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The annual summer fighting season is now well underway in Afghanistan, with nearly daily suicide bombings, assassinations, and other high-profile attacks by the Taliban and other militant groups. But one thing appears decidedly different this time around to Lieutenant General Mark A. Milley, a native of Winchester who is now on his third tour and commands the International Security Assistance Force Joint Command: the Afghans are fighting back, mostly on their own.
The Air Force has a message for computer geeks: send us your resumes. At least that is the word from Mark Maybury, a computer scientist at the government-funded MITRE corporation in Bedford who was tapped in 2010 to serve as the chief scientist for the US Air Force. The Lowell native and Chelmsford resident, who will return from Washington to his old job this summer, says the Pentagon is struggling to maintain its technological edge in the realm of cyberspace. And a primary reason is a lack of new talent. “If you told me I want you to hire 1,000 cyber guys tomorrow, I’d count up all my friends and might have 60 or if really lucky might find 100,” he explained. “But 1,000?”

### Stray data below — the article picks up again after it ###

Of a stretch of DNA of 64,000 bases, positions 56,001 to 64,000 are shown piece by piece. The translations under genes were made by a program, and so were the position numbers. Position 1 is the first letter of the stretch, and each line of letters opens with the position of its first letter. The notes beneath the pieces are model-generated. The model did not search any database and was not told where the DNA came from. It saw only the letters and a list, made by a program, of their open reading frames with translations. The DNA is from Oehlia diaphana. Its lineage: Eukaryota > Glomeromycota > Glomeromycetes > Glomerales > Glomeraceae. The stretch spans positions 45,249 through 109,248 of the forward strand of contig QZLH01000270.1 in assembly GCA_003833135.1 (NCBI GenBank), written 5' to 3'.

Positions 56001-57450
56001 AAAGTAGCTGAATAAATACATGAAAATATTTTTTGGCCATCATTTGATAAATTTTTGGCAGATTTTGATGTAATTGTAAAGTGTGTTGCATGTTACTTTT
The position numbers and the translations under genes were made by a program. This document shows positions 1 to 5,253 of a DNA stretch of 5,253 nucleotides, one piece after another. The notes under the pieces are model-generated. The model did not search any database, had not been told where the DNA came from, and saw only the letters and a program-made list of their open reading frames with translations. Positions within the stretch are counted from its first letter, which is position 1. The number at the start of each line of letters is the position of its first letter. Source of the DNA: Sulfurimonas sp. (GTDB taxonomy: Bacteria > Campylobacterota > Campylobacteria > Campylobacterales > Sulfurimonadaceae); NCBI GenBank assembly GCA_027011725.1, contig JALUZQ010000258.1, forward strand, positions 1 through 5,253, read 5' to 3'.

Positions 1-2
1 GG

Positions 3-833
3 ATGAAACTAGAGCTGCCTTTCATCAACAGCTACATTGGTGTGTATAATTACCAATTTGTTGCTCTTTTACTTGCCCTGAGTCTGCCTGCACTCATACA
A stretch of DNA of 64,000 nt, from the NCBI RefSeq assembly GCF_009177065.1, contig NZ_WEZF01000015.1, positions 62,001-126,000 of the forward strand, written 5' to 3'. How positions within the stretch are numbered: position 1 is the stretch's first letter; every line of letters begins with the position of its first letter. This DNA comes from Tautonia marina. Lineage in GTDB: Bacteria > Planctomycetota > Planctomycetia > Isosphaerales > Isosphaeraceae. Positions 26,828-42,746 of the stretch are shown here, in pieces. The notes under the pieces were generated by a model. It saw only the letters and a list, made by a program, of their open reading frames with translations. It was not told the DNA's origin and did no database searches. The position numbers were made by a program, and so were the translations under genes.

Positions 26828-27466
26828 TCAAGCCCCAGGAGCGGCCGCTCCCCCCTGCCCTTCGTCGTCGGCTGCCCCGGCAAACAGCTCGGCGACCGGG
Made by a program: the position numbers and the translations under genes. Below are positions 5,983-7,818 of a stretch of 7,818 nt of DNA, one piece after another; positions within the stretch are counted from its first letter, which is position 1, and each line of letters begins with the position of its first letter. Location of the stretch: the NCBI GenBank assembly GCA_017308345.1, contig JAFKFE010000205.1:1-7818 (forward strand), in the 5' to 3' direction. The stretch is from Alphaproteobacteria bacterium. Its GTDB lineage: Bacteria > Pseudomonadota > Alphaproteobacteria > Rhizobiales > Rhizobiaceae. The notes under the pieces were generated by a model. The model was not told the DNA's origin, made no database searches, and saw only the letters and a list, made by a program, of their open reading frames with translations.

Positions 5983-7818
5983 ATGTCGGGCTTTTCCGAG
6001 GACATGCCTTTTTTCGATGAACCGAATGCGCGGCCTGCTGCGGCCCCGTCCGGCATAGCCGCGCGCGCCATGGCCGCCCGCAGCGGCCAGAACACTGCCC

It was exactly 40 years ago, on March 29, 1973, that Operation Barrel Roll -- the secret US bombing of Laos during the Vietnam War -- ended after nine years, more than a half a million bombing runs, and more than two million tons of ordnance dropped. But it is still claiming victims like Thoummy Silamphan, who is preparing to begin a nationwide tour next week organized by the nonprofit group Legacies of War to raise awareness -- and money -- to help remove the thousands of unexploded cluster bombs that still litter an estimated 30 percent of the Southeast Asian nation and have maimed or killed an estimated 20,000 civilians since the bombing ended.
Blistering charges of misplaced power and a morally bankrupt culture in the nation’s “military-industrial complex” are rarely leveled by one of the defense establishment’s own. But that is exactly what an instructor of the military’s rising stars lobbed on Tuesday when he very purposely engaged in friendly fire at a defense budget conference co-hosted by the Cambridge-based Project on Defense Alternatives.